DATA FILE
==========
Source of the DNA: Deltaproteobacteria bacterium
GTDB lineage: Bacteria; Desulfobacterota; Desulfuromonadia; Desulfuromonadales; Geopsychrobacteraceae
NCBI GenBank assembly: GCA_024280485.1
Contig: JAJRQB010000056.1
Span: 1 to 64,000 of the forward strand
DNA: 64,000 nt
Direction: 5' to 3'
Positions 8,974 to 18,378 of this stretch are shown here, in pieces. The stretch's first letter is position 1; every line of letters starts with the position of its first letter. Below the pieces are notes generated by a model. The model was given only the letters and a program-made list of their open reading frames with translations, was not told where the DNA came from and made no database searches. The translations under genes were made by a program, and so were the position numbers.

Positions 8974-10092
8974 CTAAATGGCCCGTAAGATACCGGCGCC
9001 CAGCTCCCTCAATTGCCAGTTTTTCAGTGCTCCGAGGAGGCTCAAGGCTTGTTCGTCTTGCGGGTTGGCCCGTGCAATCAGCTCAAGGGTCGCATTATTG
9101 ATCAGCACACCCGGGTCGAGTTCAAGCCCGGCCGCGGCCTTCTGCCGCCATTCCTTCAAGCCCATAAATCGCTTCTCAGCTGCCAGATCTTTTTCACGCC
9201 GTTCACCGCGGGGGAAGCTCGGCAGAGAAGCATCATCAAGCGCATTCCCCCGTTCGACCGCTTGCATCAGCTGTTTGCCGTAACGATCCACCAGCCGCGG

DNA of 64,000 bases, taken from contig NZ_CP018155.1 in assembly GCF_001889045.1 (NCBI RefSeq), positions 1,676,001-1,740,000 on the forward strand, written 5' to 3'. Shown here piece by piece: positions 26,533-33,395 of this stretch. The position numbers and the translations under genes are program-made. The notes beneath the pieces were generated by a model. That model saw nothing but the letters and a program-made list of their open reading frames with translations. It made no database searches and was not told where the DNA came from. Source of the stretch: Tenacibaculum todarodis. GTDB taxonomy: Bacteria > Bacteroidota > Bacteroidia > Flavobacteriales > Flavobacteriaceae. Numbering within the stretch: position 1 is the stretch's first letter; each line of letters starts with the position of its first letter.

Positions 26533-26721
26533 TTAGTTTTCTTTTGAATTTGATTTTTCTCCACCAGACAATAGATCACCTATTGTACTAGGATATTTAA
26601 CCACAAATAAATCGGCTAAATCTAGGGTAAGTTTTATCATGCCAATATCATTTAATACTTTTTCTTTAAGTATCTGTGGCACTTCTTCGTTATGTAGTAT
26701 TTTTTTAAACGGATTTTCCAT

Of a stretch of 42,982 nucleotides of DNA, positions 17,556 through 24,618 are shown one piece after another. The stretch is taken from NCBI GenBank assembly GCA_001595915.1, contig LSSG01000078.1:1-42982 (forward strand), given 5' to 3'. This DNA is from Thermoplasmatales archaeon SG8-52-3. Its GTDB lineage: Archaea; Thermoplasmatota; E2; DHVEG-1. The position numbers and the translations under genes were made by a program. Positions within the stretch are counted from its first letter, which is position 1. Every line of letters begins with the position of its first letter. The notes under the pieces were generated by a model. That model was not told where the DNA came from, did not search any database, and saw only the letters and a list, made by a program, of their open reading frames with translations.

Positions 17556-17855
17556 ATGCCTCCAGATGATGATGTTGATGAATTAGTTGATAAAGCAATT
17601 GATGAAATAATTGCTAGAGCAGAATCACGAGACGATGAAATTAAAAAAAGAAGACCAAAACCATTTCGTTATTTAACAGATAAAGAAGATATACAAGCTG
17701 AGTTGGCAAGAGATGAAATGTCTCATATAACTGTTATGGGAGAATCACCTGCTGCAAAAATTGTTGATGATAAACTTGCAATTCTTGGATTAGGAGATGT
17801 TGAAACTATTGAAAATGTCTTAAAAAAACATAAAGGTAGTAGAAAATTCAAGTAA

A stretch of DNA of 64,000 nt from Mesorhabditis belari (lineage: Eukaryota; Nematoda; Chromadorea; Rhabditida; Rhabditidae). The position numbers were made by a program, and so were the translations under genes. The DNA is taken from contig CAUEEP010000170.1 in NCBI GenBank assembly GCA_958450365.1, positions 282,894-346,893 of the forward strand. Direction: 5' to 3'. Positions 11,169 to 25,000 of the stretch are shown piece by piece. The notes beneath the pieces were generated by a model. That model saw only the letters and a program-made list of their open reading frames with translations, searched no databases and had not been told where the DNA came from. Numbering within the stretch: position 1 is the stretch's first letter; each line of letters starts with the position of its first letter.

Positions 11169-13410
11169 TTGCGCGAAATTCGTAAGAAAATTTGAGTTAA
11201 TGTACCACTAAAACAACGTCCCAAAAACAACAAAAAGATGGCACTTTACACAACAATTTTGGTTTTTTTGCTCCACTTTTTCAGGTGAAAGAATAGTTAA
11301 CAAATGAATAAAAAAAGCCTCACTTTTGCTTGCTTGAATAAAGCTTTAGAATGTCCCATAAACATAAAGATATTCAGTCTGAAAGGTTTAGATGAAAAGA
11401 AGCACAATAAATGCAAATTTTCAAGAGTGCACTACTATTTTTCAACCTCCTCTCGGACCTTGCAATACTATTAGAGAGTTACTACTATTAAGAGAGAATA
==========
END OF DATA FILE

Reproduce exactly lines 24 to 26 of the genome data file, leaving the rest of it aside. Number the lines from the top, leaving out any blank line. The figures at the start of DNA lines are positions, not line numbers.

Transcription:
17801 TGAAACTATTGAAAATGTCTTAAAAAAACATAAAGGTAGTAGAAAATTCAAGTAA

A stretch of DNA of 64,000 nt from Mesorhabditis belari (lineage: Eukaryota; Nematoda; Chromadorea; Rhabditida; Rhabditidae). The position numbers were made by a program, and so were the translations under genes. The DNA is taken from contig CAUEEP010000170.1 in NCBI GenBank assembly GCA_958450365.1, positions 282,894-346,893 of the forward strand. Direction: 5' to 3'. Positions 11,169 to 25,000 of the stretch are shown piece by piece. The notes beneath the pieces were generated by a model. That model saw only the letters and a program-made list of their open reading frames with translations, searched no databases and had not been told where the DNA came from. Numbering within the stretch: position 1 is the stretch's first letter; each line of letters starts with the position of its first letter.

Positions 11169-13410